Skiing Pom Bot

In class

     This week we got to make little robots, which was very fun. We had class on Halloween, so I decided to make a little ghost. I glued a popsicle stick to a servo and glued that into the cup so that it looked like it was waving. While working on it, I played around with how far and how fast it moved:

Admittedly, it doesn’t look very much like a ghost, but I ran out of time and it didn’t really affect the function so I never finished that part.


Final Project

     While thinking about what sort of robot I should make, I was sitting in my dorm room and my eyes wandered over my box of plastic silverware. For some reason, I was hit with the burst of inspiration to make a skiing robot, using knives as skis. I started sketching my idea:


I eventually decided to use forks for the poles since I had them on hand. I planned to have two servos act like arms to swing the poles and they would push the bot forward. I wasn’t sure exactly how I wanted to make the person, as reflected in my drawing. I wanted the bot to resemble a person skiing. However, having a figure that looks like a human balancing on skis felt like adding unnecessary complication to the bot. In the end, I used the cup from my in class assignment since he already had the googly eyes to look the part.






Adding the third servo to lift the bot


Construction wasn’t too difficult, but it took a lot of trial and error. The biggest problem was realizing that every time the arms swung back they also had to swing forward without pushing backwards. To fix this, I added a third servo to push the bot up as it swung back. This took some planning to build a piece that could support the contraption and also fit back into the cup. I also had to re-glue the servos and forks several times to get the distance from servo to ground correct.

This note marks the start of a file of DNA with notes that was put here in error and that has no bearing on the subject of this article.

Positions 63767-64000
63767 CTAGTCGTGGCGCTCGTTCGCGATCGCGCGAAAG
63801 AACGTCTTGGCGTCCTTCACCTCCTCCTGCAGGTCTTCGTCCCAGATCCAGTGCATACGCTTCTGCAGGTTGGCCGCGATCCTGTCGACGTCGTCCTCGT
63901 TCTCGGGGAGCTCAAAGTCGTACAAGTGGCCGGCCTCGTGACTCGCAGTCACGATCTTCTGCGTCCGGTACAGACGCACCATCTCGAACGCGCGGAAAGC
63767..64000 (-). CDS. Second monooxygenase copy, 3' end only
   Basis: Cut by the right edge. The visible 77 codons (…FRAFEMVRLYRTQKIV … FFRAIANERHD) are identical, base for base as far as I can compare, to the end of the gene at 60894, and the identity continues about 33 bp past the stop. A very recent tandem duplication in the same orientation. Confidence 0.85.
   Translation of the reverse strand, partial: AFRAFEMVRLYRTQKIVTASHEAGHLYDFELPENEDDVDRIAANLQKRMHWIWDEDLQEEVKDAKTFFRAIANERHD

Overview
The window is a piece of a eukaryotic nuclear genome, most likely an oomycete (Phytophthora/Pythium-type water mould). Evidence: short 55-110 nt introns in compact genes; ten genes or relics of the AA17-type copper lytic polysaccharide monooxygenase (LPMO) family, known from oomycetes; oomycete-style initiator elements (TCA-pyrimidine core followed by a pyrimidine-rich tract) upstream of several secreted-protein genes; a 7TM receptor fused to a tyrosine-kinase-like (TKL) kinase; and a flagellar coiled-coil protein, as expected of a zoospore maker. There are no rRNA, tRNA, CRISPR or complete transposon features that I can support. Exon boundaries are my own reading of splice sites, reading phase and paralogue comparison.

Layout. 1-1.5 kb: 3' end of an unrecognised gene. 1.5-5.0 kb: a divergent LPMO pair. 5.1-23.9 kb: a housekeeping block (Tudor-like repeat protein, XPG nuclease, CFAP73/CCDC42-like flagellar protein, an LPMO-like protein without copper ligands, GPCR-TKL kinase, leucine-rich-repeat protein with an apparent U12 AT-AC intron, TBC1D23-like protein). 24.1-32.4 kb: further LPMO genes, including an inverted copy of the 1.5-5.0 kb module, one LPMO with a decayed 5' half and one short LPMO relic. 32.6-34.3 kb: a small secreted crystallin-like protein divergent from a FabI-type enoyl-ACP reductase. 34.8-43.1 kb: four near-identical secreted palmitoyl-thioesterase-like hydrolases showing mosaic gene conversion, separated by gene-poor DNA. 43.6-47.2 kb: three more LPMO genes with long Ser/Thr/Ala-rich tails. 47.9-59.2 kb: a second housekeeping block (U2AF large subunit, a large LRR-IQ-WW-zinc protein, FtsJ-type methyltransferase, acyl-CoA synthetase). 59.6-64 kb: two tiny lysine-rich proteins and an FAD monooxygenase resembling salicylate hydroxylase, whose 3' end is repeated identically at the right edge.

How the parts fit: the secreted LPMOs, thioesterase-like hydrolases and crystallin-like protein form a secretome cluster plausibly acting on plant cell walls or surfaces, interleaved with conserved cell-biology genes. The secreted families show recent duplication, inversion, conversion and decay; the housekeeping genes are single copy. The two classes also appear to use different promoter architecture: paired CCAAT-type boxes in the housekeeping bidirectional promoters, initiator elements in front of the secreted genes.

Holes added for the wire to sit in more convenient places


One of the frustrations I had was with the wires getting in the way of the forks, so I added holes to the cup for the wires to flow out of the top nicely. This makes the project more organized, although the angle the wires pull at sometimes stop it from locomoting unless held at a better angle.





Programming was pretty simple, too. The arms basically just had to use the sweep code. Because the servo was flipped, I did have to change the left servo to go to pos-1 while the right servo went to pos. In between the for loops, I just had to have the third servo switch between two angles that I found experimentally. In the end, I had this code:



     I’m pretty happy with my bot, though it is clearly a rough draft. For my redesign, I think I’ll keep the silverware because they sort of inspired me in the first place. However, I’d like to make the figure look a little nicer as it currently is full of random holes. I figure my second attempt will look less slapdash since I have a better idea of where things need to be glued. The coding I did for this bot wasn’t very complex, so  I’d also like to look into adding an ultrasonic sensor to make it stop if it gets close to something.

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